But I think what she meant was to accept it as your new (temporary) reality. Know that you’ve hit a point where you need some space. You need some time to go slower. You need a little emotional/physical/spiritual recharge because your batteries are a bit (a lot) depleted. And just let it be. I would add to this, to always remember – it will not be like this forever. This is just a season of life. It is a wave to ride over and a darkness to go through. But it is not permanent and it is not the future. It is just right now.
Mentally and emotionally accepting burn out is one thing. Keeping hope that you are ok and things will get better is another. And of course, retraining your brain to stress less is still a third. There is of course more you can do. For myself, I additionally spent half of my birthday money I had been saving up for almost a year and got a massage. My stress was building up in my back muscles and apparently my back couldn’t handle it because it starting moving through all my limbs. That doesn’t feel good either, by the way. I probably still am as hard as a rock, but a massage therapist is a healer. After the massage – from a dear friend, I need to add – the flood gates opened and all that emotional build up just spilled right out. It felt so good to cry. (And my friend may think I am an emotional basket case, but I’m ok with that.) For me, a massage is physical and emotional medicine. I used to think only rich, fancy, spoiled people got massages – you know, lying on the beach at a resort. But I understand now that getting a massage is like going to the doctor – except it’s a lot better. It helps by releasing the pain and pressing the reset button. But even being as wonderful as massage it, it is not a cure. The cure is to change your lifestyle. And sometimes a change of lifestyle is just an adjustment to how you handle your stress.
As in, let it go. Move slower. Stop non essentials (but YOU decide what is essential and what is not.) Before you react, ask yourself, is this worth my limited energy? If you blow up at your child (freak out about being late/rush around to get dinner on the table/frantically run around trying to get EVERYTHING done/do anything at a pace faster than a banana slug) right now, is this going to wipe you out for the rest of the day? Is the offense/event/occasion/requirement even worth a mama temper tantrum or freak out? No, it’s probably not. You have better things to spend your depleted self on. Like breathing. And sitting. And reading books to your kids when they may or may not be actually listening. Things like letting them do all those crazy kitchen “science experiments” they’ve been asking to do while you go sip some tea in the other room and listen to them giggle. You know that one kid who insists on escaping to the backyard – naked – and turning on the forbidden backyard hose, slowly drowning every bug he can find, maybe making rivers and streams, because he just really “needs” to water the apple tree? Just let him do it. That’s why we have bathtubs and washers and dryers.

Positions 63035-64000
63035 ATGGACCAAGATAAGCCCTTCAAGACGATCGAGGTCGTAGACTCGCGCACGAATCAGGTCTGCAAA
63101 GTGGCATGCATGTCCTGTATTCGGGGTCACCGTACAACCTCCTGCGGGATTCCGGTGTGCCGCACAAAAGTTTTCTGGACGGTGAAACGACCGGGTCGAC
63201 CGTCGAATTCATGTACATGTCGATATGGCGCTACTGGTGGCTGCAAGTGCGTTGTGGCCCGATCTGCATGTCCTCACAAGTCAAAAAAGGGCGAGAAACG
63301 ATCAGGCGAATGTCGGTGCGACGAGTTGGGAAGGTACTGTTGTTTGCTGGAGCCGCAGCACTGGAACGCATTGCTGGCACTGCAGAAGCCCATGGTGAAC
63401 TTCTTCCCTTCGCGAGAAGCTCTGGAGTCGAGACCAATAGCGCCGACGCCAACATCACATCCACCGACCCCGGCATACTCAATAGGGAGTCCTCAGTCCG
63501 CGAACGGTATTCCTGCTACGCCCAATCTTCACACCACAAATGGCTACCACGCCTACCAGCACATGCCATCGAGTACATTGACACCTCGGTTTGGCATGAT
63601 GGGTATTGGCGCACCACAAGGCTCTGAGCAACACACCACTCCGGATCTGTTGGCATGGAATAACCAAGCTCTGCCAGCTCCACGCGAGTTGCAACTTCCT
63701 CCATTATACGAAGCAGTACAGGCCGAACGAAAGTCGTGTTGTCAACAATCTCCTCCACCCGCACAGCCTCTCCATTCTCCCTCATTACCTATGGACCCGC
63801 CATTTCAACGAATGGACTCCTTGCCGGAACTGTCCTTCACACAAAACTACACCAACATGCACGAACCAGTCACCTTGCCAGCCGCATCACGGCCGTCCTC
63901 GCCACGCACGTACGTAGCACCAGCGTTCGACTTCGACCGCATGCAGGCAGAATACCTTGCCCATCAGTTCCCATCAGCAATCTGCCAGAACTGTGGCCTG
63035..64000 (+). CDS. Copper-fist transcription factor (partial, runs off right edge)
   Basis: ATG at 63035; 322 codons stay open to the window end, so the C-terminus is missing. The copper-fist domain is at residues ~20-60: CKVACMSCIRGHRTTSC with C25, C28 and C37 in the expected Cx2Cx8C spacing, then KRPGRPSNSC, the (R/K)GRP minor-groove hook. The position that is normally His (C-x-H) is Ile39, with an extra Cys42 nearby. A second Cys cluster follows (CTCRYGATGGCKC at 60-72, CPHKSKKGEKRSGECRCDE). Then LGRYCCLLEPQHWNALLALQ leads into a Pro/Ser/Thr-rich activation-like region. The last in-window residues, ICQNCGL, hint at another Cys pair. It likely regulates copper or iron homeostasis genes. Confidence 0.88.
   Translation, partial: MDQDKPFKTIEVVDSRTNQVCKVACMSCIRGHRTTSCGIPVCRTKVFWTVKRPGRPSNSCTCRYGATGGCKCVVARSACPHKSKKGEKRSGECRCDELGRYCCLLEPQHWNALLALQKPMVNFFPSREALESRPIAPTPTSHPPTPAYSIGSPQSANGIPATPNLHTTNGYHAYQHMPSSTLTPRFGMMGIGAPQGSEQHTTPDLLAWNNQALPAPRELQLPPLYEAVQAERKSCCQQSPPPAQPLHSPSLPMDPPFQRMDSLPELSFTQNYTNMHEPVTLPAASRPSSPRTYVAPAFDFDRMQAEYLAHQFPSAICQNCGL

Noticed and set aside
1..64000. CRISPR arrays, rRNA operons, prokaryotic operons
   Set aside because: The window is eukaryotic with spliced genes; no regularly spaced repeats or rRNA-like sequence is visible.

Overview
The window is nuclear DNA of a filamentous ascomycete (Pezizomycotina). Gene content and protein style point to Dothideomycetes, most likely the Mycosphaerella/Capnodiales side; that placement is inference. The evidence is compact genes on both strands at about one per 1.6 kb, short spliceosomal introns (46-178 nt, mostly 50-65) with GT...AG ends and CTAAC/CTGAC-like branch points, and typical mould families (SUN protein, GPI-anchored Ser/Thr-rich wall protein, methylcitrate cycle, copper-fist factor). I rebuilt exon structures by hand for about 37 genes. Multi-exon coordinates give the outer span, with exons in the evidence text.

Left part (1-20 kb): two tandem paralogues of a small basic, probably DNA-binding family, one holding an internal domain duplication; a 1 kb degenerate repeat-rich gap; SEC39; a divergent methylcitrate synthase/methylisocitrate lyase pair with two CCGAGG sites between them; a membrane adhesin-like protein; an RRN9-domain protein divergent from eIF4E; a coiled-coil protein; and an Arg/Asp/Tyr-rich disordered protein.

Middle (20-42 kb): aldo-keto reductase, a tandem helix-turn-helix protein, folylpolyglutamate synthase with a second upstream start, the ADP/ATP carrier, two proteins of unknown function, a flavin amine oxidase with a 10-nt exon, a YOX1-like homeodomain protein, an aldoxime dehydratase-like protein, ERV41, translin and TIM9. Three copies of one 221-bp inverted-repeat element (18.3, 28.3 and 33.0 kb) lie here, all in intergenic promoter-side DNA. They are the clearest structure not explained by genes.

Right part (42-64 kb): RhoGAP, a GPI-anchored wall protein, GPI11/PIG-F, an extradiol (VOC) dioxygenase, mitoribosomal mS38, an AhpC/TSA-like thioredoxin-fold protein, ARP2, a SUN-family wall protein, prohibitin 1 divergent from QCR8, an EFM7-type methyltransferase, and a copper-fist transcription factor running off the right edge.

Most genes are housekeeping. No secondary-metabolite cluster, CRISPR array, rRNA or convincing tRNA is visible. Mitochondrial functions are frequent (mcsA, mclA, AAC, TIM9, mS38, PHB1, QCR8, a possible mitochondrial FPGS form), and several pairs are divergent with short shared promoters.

Don’t give up. Don’t stop. But let go and take a nap. Every day. For as long as you need to.
Because you actually do need a nap.
Homeschool Mom Burn Out. If you don’t want to embrace it. That is fine. But accept it for now. Keep hope for tomorrow. Get your best gimpy slug crawl going. It’s ok. He loves you, too. Don’t worry. Just get up and try again tomorrow. (And He won’t let you ruin your children. They are His children, too.)
Best wishes in this very hard time,
From The Honest Homeschool
(The meme is from Sublime Speech. She is a speech pathologist and educator and you can find her on Facebook.)